The Washington Post is always willing to accommodate those who want to make a big issue out of budget deficits. In that spirit it ran a column today by Robert Pozen and Theresa Hamacher warning readers about "public-pension pitfalls."
The piece begins by decrying the fact that almost 80 percent of state and local government employees are still covered by traditional defined benefit pensions even as these pensions are rapidly disappearing from the private sector. This may seem a bizarre complaint to most people.
After all, few workers have been able to accumulate enough in 401(k)s to guarantee themselves any sort of security in retirement. In 2009, the financial wealth for the median household between the ages of 55-64 was only around $50,000, including all 401(k) assets.
Most public sector workers will have some pension income to support them in addition to just being dependent on Social Security. This might be considered a source of security that we would like to see brought back for private sector workers rather than eliminated for public sector workers. Of course this is the Washington Post.
It is also important to remember that close to a third of state and local employees are not covered by Social Security so their public pension will be their only regular source of retirement income. Somehow, Pozen and Hamacher forgot to mention this fact in their piece.
Next we are told that the unfunded liabilities of these plans are $600 billion. This is supposed to sound very scary, since $600 billion is a big number. To make sense of big numbers we need a context.
The planning period for a pension fund is typically 30 years. Over the next 30 years, GDP is projected to be over $400 trillion in today's dollars. This means that the unfunded liability is equal to about 0.15 percent of projected GDP over this period. To make another comparison, relative to the size of the economy it is equal to a bit more than 3 percent of what we are currently spending on the military. Are you scared yet?
Next Pozen and Hamacher complain about the rates of return being assumed by these pensions in assessing their liabilities. They tell readers that the pension funds mostly assume 8 percent nominal rates of return but:
"Over the past 10 years, the Standard & Poor’s 500-stock index has achieved only a 1.9 percent annualized return."
This one should be scary but only because Pozen is identified as a senior lecturer at Harvard Business School and he may be teaching this stuff to young people. What Pozen apparently missed is that we had a huge stock bubble in the late 90s that burst beginning in 2000. It was precisely because stocks were hugely over-valued in the late 90s (price to earnings ratios topped 30 to 1) that we had very low returns.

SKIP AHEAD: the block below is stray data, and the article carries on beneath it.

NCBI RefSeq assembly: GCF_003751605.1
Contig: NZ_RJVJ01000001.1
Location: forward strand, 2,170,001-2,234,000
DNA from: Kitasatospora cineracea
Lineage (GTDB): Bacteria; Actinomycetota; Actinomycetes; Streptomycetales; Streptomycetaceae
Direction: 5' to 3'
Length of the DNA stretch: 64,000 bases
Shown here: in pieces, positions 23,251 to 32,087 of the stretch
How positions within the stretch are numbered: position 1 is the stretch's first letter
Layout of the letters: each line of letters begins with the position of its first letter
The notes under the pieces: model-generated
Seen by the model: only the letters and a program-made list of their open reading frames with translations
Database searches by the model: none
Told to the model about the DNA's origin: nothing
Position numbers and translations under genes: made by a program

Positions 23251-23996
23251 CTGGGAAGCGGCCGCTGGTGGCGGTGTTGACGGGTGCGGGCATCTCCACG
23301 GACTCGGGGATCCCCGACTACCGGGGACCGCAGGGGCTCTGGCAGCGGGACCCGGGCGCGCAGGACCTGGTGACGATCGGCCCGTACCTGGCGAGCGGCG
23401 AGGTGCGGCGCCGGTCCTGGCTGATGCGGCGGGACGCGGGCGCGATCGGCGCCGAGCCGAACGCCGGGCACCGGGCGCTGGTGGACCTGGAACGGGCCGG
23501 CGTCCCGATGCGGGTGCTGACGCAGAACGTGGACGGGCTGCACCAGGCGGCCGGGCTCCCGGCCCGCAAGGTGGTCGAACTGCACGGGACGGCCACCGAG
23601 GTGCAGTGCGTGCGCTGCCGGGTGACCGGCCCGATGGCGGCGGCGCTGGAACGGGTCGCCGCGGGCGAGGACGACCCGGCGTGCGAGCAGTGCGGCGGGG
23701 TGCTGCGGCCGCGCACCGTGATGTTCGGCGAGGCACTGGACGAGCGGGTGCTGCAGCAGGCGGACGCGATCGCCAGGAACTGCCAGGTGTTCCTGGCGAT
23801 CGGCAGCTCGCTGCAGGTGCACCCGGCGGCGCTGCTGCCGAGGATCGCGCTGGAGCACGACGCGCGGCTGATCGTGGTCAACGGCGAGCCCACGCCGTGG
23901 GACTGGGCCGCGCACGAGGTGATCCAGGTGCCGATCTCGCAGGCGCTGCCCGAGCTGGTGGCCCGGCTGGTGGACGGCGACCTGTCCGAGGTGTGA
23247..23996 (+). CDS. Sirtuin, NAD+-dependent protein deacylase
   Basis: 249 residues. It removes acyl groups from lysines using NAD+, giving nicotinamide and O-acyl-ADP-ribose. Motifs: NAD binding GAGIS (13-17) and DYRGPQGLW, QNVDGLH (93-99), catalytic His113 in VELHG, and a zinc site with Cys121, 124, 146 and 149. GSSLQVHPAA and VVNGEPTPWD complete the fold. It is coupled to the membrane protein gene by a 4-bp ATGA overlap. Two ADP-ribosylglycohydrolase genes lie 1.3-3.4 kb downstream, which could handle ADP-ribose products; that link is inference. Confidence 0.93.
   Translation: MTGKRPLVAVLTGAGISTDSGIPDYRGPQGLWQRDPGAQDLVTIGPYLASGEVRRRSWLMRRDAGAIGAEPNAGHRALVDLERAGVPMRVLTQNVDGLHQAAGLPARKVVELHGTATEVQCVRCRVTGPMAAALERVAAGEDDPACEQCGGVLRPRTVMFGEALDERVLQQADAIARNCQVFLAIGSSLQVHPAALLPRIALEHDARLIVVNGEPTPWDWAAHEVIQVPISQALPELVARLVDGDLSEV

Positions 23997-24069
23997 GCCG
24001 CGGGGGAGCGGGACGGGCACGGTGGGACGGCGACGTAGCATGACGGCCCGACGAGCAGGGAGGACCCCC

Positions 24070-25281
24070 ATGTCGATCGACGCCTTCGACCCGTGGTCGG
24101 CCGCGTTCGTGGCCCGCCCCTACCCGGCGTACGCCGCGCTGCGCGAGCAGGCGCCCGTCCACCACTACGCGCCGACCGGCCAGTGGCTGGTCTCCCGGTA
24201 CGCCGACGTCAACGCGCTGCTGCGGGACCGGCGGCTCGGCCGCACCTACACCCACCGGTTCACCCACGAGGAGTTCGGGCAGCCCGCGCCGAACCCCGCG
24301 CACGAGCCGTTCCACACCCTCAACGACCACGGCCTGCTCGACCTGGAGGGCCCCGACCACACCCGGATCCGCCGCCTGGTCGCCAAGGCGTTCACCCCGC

Some of us noticed this at the time and tried to warn that pension funds were being overly optimistic in assuming 8 percent returns when price to earnings ratios were so high. Unfortunately, Mr. Pozen was not among those issuing such warnings. Instead he sat on President Bush's Social Security commision, which advocated privatizing Social Security based on the high returns it assumed to be available in the stock market.
However the flip side of this picture is that now that price to earnings ratios have returned to more normal levels, it is safe to assume that stocks will provide historic rates of return. This means that pension funds are being entirely reasonable in assuming 8 percent returns going forward precisely because the return on Standard & Poor's 500-stock index was so bad over the last decade. In fact, it is almost impossible to construct a scenario in which pension fund returns will be substantially worse than what the pension funds are now assuming.
Pozen should know this, just as he should have been able to recognize that the stock market was hugely over-valued when he wanted workers to put their Social Security money in the market. There is a consistency in Pozen's seemingly contradictory positions. It is the interests that are being served by his arguments.
I'll respond quickly to a couple of comments below. First, the 8 percent nominal return for stocks is not based on historic performance. It is a calculation that assumes that firms pay out 60 percent of profits to shareholders (either as dividends or share buybacks), that the price to earnings ratio stays constant and that profits grow at the same rate as the economy. (We adjust for being somewhat above trend now.) If readers check the link to the calculator they will see that you need to make some unusual assumptions to get something much lower than an 8 percent nominal return.
One comment took issue with my comparison to 30 years of GDP. My calculation used a 3 percent real discount rate, it was not simply summing GDP over a 30 year period.